Today we’d like to introduce you to Julie Ha Truong.
Julie, please share your story with us. How did you get to where you are today?
People fascinate me. How we interact, our origin stories, what makes us happy, and who we turn to for friendship and security. From a young age, my family always shared stories. Like many American families, we were immigrants. Unlike many American families, we put on full-fledged performances to share our story. We are known as “The Ha Family,” but you could call us The Asian Jackson 5.
As a teen, I was embarrassed to have such a visible family, but my mother instilled in us the importance of being an active, contributing member of the community. Being fluent in both Chinese and English, I found myself even as a child, in the role of translator, emcee, and intercultural connector. At 16, I was given the opportunity to go to college early, which gave me flexibility to teach Chinese culture workshops. Each year I found myself in progressive roles: I learned how to teach students, rally volunteers, manage shows, and work with schools and businesses who hired us to perform.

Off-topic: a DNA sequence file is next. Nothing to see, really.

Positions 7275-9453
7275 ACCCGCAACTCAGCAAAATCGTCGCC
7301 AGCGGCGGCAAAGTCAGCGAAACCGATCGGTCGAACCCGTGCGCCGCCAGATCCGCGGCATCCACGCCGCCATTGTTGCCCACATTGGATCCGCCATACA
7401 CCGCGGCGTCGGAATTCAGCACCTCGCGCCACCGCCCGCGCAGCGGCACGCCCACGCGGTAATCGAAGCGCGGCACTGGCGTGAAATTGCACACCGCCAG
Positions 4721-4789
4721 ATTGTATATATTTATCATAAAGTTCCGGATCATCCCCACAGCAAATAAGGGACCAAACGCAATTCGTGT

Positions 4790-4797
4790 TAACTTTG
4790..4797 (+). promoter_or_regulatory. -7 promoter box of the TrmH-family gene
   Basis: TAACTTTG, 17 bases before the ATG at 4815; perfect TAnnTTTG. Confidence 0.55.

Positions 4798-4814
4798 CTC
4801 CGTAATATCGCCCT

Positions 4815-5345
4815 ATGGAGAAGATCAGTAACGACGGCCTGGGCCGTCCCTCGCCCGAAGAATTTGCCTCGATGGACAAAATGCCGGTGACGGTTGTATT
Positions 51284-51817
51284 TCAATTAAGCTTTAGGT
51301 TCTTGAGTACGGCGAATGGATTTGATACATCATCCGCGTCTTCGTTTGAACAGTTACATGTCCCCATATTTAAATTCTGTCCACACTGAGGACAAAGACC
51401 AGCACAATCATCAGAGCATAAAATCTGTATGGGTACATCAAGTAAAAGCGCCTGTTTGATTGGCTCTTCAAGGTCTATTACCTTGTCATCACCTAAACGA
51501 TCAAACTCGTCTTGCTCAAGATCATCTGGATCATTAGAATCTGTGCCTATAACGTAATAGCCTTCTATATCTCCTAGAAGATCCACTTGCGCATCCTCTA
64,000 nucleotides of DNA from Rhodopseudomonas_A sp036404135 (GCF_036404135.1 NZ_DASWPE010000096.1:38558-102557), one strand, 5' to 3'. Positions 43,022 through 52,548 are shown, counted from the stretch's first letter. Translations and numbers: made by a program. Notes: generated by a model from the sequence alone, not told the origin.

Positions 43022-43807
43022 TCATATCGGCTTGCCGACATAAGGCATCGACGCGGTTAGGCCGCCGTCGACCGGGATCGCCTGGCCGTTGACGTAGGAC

Great, so let’s dig a little deeper into the story – has it been an easy path overall and if not, what were the challenges you’ve had to overcome?
The road wasn’t always smooth. One day, when I arrived at the dance school, we were told school leadership had quit suddenly. Dozens of parents turned to me. I recall their wide worried eyes. I was a teenager working part-time. What was I supposed to say? What I did know is that the parents and their children saw the school as a second home. Together we worked hard to make sure we kept the school going and had a successful recital. After the curtains closed, we were exhausted and proud, but I felt the dance school leaders had failed us. I was determined to do better. I got my master’s degree and worked multiple jobs at a time to gain hands-on experience at different types of companies. I wanted to learn what great leadership looked like.